My politics was forged in the slums of Yorkshire but it was in the summer of 1945, at the age of 22, that I finally felt able to exorcise the misery of my early days. In that long ago July, I was a member of the RAF stationed in Hamburg; a city left ruined and derelict by war. I had been a member of the air force since 1941 but my war had been good, because I had walked away from it without needing so much as a plaster for a shaving nick. At its end, my unit had been seconded to be part of the occupational forces charged with rebuilding a German society gutted by Hitler and our bombs.

It was in the palm of that ravaged city that I voted in Britain’s first general election since the war began. As I stood to cast my ballot in the heat of that summer, I joked with my mates, smoked Player’s cigarettes and stopped to look out towards a shattered German skyline. I realised then that this election was momentous because it meant that a common person, like me, had a chance of changing his future.

So it seemed only natural and right that I voted for a political party that saw health care, housing and education as basic human rights for all of its citizens and not just the well-to-do. When I marked my X on the ballot paper, I voted for all those who had died, like my sister, in the workhouse; for men like my father who had been broken beyond repair by the Great Depression; and for women like my mum who had been tortured by grief over a child lost through unjust poverty. And I voted for myself and my right to a fair and decent life.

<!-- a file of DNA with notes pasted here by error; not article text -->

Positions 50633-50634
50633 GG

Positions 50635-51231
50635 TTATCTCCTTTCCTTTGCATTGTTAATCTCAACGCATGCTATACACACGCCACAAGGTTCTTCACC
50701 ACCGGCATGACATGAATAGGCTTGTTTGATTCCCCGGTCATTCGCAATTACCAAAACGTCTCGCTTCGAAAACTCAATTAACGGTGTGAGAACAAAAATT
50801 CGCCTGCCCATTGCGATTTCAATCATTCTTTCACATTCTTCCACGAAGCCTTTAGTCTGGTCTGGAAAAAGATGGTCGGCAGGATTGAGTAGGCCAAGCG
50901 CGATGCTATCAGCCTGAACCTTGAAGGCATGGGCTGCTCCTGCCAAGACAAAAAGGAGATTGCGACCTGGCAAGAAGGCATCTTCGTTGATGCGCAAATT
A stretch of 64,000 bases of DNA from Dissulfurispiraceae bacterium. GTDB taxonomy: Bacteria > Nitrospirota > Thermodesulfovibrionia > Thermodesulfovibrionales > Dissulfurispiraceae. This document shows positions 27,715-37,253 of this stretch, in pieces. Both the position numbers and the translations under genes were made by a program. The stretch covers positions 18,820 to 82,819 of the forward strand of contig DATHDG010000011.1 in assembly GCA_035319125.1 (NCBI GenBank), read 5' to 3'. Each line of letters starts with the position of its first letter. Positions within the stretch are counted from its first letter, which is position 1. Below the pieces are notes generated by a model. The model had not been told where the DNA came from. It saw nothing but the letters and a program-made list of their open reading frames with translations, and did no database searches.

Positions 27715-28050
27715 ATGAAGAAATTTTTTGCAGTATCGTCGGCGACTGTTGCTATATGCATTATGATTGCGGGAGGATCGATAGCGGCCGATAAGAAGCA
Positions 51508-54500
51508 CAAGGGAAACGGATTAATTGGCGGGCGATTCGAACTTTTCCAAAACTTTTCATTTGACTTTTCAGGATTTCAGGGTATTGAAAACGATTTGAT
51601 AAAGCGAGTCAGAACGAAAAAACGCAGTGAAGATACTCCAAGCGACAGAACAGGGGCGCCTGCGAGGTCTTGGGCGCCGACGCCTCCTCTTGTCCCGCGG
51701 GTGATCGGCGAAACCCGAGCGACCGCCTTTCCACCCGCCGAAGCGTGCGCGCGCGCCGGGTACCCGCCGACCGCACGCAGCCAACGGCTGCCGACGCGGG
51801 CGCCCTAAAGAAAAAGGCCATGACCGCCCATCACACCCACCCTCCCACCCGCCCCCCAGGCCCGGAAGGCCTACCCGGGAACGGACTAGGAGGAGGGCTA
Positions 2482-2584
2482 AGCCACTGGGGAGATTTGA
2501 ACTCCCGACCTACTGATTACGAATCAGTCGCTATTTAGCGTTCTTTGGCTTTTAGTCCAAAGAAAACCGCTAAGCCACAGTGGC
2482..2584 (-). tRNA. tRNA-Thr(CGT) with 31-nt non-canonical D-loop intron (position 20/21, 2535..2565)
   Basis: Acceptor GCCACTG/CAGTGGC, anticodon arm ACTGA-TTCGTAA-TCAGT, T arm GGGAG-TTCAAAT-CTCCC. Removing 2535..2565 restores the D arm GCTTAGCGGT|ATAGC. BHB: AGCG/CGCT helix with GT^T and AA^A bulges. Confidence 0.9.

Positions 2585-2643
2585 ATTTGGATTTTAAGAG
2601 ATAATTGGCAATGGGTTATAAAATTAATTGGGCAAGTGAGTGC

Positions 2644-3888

I voted for Labour and the creation of the welfare state and the NHS, free for all its users. And now, nearly 70 years later, I fear for the future of my grandchildren’s generation, because Britain’s social welfare state is being dismantled brick by brick.

****

My life didn’t really begin until the end of the Second World War. I fell in love with Friede, a German woman, whom I married and brought home to Halifax. My wife gave me emotional stability while the welfare state gave me economic stability. When I was demobbed, I didn’t have many prospects, except using my brawn over my brain. I took factory jobs while my wife and I studied at night school. But I am forever grateful for the foundation of the NHS, because it allowed my wife to receive first-rate treatment for the PTSD she acquired by having witnessed both the atrocities of the Nazis and the firebombing of Hamburg, which killed 50,000 people in three nights of intense RAF bombing in 1943.

My experiences of growing up in Britain before the NHS, when one’s health was determined by one’s wealth, and after 1948, when free health care was seen as a cornerstone for a healthy economy and democracy, convinced me that it was my duty to share my family experiences at this year’s Labour party conference. I agreed to speak about the NHS because I know there are few people left who can remember that brutal time before the welfare state, when life for many was short and cruel. I felt that I owed it to my sister Marion, whose life was cut short by extreme poverty and poor health care, along with all of those other victims of a society that protected the rich and condemned the poor to miserable lives. In many ways, making that speech freed me from the suffering of my youth. 

* * * * * * * *

Harry Leslie Smith is the author of a memoir: “Harry’s Last Stand: How the World My Generation Built is Falling Down and What We Can Do to Save it” (Icon Books, £8.99) 

* * * * * * * *